It’s not me, it’s you: bad habits on the road

It’s not me, it’s you: bad habits on the road

IF YOU had to make a list of the most annoying driving habits of other people, I wonder what would be on it. For me, it would include failing to signal lane-changes or exits from roundabouts; tailgating; falling asleep at red lights; pulling up in a left-turn-only lane then going straight across the intersection and trying to push in; and drinking coffee or applying make-up in traffic. 

'If you have to apply the mascara and lippy (or drink your coffee) in the car, you’re probably psychotically disorganised in all aspects of your life.'

I suppose that’s quite a long list, which probably says something about me, if I’m honest. I guess I have little tolerance for others’ shortcomings on the road. I may have a few of my own, but the aim of this exercise is to list others’ failings, not mine. 

Oh, and speeding. For some reason, other people speeding shits me to tears. I have never been sure why but I think what annoys me most about it is the superiority it implies. 

If you tailgate someone you’re merely not very smart – it’s been proven that tailgating actually causes more traffic problems than it fixes. If you fail to properly indicate your intentions then you’re just deeply annoying and probably totally self-absorbed. If you’re slow off the mark when the lights change you’re simply inattentive and most likely a bit vapid. And if you have to apply the mascara and lippy (or clean your teeth, or drink your coffee) in the car on the way to work or school, you’re probably psychotically disorganised in all aspects of your life.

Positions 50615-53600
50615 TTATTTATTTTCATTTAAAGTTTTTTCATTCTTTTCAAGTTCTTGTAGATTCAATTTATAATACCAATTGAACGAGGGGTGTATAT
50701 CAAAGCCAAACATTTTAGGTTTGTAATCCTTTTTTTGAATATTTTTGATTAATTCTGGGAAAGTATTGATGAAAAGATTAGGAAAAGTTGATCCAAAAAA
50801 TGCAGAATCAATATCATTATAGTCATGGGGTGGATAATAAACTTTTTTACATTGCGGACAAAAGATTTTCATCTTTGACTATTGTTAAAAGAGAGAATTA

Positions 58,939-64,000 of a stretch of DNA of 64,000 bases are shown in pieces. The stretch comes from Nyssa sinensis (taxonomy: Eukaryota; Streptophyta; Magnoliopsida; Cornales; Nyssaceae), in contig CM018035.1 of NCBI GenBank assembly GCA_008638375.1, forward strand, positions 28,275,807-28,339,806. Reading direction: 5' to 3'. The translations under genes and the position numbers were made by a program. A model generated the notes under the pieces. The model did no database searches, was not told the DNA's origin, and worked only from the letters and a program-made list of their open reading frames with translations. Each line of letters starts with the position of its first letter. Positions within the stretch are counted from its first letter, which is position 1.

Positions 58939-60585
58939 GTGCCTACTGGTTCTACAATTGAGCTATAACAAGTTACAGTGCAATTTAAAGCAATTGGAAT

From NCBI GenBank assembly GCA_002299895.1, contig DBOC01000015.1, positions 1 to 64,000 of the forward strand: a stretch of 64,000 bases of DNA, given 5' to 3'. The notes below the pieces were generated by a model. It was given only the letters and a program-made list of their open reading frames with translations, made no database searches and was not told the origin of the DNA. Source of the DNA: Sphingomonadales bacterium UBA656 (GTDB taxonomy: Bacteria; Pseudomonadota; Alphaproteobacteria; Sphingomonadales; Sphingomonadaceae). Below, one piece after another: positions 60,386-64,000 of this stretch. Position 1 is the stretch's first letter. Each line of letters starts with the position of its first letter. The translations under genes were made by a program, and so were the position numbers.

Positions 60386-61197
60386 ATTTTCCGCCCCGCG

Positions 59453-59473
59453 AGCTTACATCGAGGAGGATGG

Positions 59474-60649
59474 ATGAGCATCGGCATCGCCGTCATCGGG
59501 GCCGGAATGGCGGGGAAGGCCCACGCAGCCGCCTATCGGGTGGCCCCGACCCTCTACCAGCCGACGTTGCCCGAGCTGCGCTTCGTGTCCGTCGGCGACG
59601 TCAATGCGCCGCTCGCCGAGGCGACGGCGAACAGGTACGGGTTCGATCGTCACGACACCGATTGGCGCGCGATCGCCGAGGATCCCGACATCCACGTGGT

But more than simply saying “I am in a hurry (or late, or whatever)”, for me the unspoken message in speeding is: I am better than you. Why else would you think you can get away with such an overt abuse of the road rules, and why else would you think everyone else should get out of your way?

I have a refined procedure for dealing with speeding drivers. If I can, I try to slow them down. It requires a bit of awareness to spot them approaching, but done correctly one can swing into the same lane (indicting is optional) at just the right moment, maintain momentum, and arrest the oncoming speeder’s progress. 

Inevitably they become aggravated – every speeding driver is also a tailgater at heart – so it’s a good idea to move out of the way after a while, but it’s satisfying while you’re playing the obstacle.

Any idiot can speed on a public road, and in my experience it’s mostly idiots who do. A close friend is an inveterate speeder. She does it unthinkingly; she needs to get from A to B, and she has X amount of time. Speed is distance divided by time, so if she knows the distance from A to B, and she knows X, she knows how fast she has to go to get there on time. The fact that it’s cleverly calculated doesn’t make it any better.

The thing is, my friend joined me on the track day at Wakefield Park that I wrote about recently. While she’s fast on the road (or, at least, faster than those who follow the rules), put her on to the racetrack and she’s all at sea, if I may mix a metaphor for a moment.

She’s not at all smooth, she over-drives and the harder she tries, the slower she goes. She boiled her brake fluid and cooked her clutch. That’s fairly typical – people who speed are not better drivers, despite what they might think. And enjoyment of a car does not have to mean driving it as fast as possible, everywhere, all the time.

While I’m venting, I should also declare my support for speed cameras, and my utter disdain for those who complain when they get caught. They’re just blatant revenue-raisers, Jemima, and you’re an idiot, I hear you say. 

Well, speeding is an optional activity, and you don’t get caught and fined if you don’t speed, so speed-camera revenue is kind of a tax on stupidity. And I’m not the idiot paying THAT tax.